1 of 2 | Economists at the Organization of the Petroleum Exporting Countries said Russia's economy is performing better-than-expected due in part to export revenue. File photo by Mohamed Messara/EPA-EFE
Aug. 10 (UPI) -- The Russian economy is performing better than expected in the face of persistent external challenges, supported largely by export revenue from fossil fuels, OPEC economists said Thursday.
Russian Central Bank President Elvira Nabiullina said inflationary risks have increased dramatically, which is influencing the price of Russian exports of everything from natural gas to coal and crude oil.
"A further worsening of external conditions, including a potential tightening of the sanctions, is yet another material risk," she added.
Economists at the Organization of the Petroleum Exporting Countries said in the group's monthly market report for August that Russia's economy is nevertheless performing better than expected.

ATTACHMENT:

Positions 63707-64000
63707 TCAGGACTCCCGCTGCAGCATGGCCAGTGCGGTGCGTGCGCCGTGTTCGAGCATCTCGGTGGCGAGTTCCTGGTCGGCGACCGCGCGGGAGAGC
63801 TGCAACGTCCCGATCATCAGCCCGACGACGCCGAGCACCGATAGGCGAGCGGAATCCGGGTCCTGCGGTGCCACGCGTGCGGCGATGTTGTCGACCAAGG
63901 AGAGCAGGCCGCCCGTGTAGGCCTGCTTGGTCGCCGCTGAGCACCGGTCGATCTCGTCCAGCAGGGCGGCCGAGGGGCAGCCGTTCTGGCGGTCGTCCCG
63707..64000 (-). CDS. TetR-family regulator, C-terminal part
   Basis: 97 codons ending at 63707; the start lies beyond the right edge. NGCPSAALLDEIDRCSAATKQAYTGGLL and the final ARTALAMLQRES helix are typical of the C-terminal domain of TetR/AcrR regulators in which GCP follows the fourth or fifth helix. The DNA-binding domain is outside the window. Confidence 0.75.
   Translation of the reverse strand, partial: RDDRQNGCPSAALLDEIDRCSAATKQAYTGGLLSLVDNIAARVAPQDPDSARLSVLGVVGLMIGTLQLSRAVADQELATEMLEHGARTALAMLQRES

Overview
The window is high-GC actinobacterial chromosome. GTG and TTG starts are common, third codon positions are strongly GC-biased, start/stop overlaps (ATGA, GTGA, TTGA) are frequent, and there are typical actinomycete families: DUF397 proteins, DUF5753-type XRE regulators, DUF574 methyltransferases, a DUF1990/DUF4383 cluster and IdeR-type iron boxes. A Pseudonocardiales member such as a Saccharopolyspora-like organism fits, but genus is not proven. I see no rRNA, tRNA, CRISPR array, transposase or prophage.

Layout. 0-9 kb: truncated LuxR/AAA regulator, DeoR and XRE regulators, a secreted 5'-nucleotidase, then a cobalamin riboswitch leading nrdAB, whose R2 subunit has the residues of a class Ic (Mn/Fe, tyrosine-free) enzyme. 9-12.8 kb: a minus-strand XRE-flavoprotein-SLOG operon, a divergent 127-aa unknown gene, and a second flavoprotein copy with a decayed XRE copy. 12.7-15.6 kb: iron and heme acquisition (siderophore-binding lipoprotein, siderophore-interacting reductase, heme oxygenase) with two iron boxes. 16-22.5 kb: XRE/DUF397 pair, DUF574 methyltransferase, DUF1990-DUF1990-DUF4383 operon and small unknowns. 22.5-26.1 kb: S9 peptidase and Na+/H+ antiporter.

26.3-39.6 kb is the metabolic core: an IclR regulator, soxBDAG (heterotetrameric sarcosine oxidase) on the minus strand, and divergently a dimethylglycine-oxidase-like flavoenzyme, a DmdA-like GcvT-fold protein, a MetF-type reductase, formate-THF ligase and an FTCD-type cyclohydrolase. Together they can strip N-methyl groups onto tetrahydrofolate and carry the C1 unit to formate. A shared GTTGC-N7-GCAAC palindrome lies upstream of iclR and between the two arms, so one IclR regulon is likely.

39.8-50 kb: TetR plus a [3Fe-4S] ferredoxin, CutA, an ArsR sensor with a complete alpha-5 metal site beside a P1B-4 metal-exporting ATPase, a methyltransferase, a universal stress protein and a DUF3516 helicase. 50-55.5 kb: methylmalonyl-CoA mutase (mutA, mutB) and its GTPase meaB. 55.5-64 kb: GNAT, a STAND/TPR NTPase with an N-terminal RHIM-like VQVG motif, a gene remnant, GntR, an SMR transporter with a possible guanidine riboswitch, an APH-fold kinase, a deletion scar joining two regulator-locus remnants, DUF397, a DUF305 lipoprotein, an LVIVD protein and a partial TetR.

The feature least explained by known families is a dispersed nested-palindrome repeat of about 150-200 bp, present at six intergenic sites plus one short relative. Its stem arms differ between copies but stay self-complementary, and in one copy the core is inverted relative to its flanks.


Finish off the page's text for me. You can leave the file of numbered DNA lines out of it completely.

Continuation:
"The repercussions of the Eastern European conflict are apparent in indicators such as industrial production and exports," they wrote. "Nonetheless, the broader recovery seems to have remained intact, supported by robust revenues from the hydrocarbon sector and encouraging domestic demand trends."
Russia's economy may be supported by the spike in crude oil prices that followed supply-side concerns. Russia is part of OPEC+, a group of core members and non-member state allies, and joined Saudi Arabia recently in announcing production cuts, ostensibly due to concerns about the health of the global economy.
The price for Brent crude, the global benchmark, was trading near $86 per barrel on Thursday, some $10 per barrel higher than a month ago. Urals, the Russian benchmark, averaged $55 per barrel so far this year, beneath the $60 price cap imposed by Western powers.
OPEC's assessment is in contrast to perceptions from U.S. officials. Eric Van Nostrand, an acting assistant secretary for economic policy at the Treasury Department, said the price cap is working, with Russian oil revenues down nearly 50% from a year ago.
"Since implementation, this decline in Russian revenues has persisted even as Russian crude oil export volumes remain above 2021 average levels," he said.
The cap is meant to keep Russia flowing enough to avoid a global supply-side emergency while starving the Kremlin of the revenue it needs to keep fighting the war in Ukraine.